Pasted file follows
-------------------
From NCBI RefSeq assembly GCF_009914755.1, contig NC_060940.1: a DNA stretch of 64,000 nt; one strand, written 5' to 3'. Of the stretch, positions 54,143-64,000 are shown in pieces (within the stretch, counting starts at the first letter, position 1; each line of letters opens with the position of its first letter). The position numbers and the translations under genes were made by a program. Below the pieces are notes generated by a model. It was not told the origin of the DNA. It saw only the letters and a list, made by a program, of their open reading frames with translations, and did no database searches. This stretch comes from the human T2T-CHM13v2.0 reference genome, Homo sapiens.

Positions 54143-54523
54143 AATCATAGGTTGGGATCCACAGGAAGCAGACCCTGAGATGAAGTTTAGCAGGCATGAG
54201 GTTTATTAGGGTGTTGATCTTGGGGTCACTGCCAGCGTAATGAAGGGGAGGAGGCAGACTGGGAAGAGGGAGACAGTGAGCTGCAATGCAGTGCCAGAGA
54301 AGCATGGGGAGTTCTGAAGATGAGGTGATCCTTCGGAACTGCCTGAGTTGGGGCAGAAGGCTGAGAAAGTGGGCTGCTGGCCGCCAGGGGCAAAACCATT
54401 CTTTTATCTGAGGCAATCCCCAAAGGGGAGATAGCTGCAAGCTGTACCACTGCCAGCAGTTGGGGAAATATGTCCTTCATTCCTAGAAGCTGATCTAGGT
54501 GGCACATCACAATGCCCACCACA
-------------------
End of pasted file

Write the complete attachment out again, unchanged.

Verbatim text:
From NCBI RefSeq assembly GCF_009914755.1, contig NC_060940.1: a DNA stretch of 64,000 nt; one strand, written 5' to 3'. Of the stretch, positions 54,143-64,000 are shown in pieces (within the stretch, counting starts at the first letter, position 1; each line of letters opens with the position of its first letter). The position numbers and the translations under genes were made by a program. Below the pieces are notes generated by a model. It was not told the origin of the DNA. It saw only the letters and a list, made by a program, of their open reading frames with translations, and did no database searches. This stretch comes from the human T2T-CHM13v2.0 reference genome, Homo sapiens.

Positions 54143-54523
54143 AATCATAGGTTGGGATCCACAGGAAGCAGACCCTGAGATGAAGTTTAGCAGGCATGAG
54201 GTTTATTAGGGTGTTGATCTTGGGGTCACTGCCAGCGTAATGAAGGGGAGGAGGCAGACTGGGAAGAGGGAGACAGTGAGCTGCAATGCAGTGCCAGAGA
54301 AGCATGGGGAGTTCTGAAGATGAGGTGATCCTTCGGAACTGCCTGAGTTGGGGCAGAAGGCTGAGAAAGTGGGCTGCTGGCCGCCAGGGGCAAAACCATT
54401 CTTTTATCTGAGGCAATCCCCAAAGGGGAGATAGCTGCAAGCTGTACCACTGCCAGCAGTTGGGGAAATATGTCCTTCATTCCTAGAAGCTGATCTAGGT
54501 GGCACATCACAATGCCCACCACA